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J Immunol. 2006 Nov 15;177(10):7275-86.

Evidence of a functional role for mast cells in the development of type 1 diabetes mellitus in the BioBreeding rat.

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  • 1Max McGee National Research Center for Juvenile Diabetes, Department of Pediatrics at the Medical College of Wisconsin, and Children's Research Institute of the Children's Hospital of Wisconsin, Milwaukee, WI 53226, USA.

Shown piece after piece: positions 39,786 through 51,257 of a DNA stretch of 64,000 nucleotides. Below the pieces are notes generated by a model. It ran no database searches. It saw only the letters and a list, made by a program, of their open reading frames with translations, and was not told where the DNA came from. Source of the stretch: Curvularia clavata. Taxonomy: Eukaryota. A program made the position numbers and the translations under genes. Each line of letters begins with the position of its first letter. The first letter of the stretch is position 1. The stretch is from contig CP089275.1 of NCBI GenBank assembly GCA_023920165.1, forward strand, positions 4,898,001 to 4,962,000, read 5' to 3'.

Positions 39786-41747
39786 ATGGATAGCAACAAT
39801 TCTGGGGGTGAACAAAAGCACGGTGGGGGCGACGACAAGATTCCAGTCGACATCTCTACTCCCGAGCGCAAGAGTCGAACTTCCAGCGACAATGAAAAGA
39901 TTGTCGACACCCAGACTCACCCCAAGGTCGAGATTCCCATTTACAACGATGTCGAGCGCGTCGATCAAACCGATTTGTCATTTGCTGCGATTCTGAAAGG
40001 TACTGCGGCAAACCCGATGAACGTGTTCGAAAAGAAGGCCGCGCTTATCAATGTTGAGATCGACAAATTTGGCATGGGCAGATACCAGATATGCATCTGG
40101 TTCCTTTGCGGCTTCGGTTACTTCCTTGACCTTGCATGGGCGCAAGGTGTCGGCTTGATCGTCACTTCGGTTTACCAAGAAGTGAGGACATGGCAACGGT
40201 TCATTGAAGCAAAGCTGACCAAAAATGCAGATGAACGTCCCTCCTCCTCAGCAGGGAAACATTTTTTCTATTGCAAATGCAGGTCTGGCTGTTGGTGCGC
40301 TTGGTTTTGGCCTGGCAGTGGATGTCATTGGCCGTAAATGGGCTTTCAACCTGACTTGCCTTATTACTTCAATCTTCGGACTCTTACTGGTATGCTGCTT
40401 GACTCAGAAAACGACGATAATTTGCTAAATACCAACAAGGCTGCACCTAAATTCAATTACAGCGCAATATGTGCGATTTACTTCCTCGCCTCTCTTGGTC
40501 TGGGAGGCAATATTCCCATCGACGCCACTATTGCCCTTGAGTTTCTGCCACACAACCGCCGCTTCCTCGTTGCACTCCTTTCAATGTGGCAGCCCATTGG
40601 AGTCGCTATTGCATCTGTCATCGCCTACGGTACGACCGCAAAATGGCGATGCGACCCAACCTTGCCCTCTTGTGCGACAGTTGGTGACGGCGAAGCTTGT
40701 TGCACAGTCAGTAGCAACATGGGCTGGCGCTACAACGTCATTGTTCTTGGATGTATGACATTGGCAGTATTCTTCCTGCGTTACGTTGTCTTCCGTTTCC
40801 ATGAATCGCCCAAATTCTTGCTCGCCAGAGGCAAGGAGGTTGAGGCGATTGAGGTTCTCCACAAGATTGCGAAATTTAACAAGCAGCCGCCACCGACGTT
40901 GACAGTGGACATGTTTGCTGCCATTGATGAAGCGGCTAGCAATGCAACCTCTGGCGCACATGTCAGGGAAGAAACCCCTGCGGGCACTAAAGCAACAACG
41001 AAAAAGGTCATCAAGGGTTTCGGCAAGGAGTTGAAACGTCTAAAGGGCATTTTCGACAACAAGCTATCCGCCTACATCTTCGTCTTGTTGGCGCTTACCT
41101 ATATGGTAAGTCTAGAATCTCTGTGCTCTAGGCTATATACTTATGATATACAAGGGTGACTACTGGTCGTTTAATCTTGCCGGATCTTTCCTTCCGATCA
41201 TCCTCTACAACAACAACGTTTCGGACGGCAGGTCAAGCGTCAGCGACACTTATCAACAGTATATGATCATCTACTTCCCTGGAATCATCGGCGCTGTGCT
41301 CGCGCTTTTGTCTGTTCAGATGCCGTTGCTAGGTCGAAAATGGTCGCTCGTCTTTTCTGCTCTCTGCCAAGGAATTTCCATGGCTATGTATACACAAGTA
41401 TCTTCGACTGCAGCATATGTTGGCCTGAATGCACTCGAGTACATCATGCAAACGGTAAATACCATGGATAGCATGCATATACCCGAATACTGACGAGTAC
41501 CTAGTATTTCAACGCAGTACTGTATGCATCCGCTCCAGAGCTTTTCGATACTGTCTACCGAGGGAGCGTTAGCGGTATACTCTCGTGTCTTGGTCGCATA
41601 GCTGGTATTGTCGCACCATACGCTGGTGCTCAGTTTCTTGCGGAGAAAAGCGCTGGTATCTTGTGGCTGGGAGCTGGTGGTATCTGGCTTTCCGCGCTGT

Human type 1 diabetes mellitus (T1DM) arises through autoimmune destruction of pancreatic beta cells and is modeled in many respects by the lymphopenic and spontaneously diabetic BioBreeding (BB) DRlyp/lyp rat. Previously, preonset expression profiling of whole DRlyp/lyp pancreatic lymph nodes (PLN) revealed innate immune activity, specifically that of mast cells and eosinophils. Furthermore, we observed that pancreatic islets of DRlyp/lyp rats as well as those of diabetes-inducible BB DR(+/+) rats potentially recruit innate cells through eotaxin expression. Here we determine that lifelong eotaxin expression begins before 40 days of life and is localized specifically to beta cells. In this report, we find that PLN mast cells are more abundant in DRlyp/lyp compared with related BB DR(+/+) rats (2.1 +/- 0.9% vs 0.9 +/- 0.4% of total cells, p < 0.0001). DRlyp/lyp PLN mast cell gene expression profiling revealed an activated population and included significant overrepresentation of transcripts for mast cell protease 1, cationic trypsinogen, carboxypeptidase A, IL-5, and phospholipase Cgamma. In the DR(+/+) rat, which develops T1DM upon depletion of T regulator cells, mast cells displayed gene expression consistent with the negative regulation of degranulation, including significant overrepresentation of transcripts encoding tyrosine phosphatase SHP-1, lipid phosphatase SHIP, and E3 ubiquitin ligase c-Cbl. To recapitulate the negative mast cell regulation observed in the DR(+/+) rats, we treated DRlyp/lyp rats with the mast cell "stabilizer" cromolyn, which significantly (p < 0.05) delayed T1DM onset. These findings are consistent with a growing body of evidence in human and animal models, where a role for mast cells in the initiation and progression of autoimmune disease is emerging.

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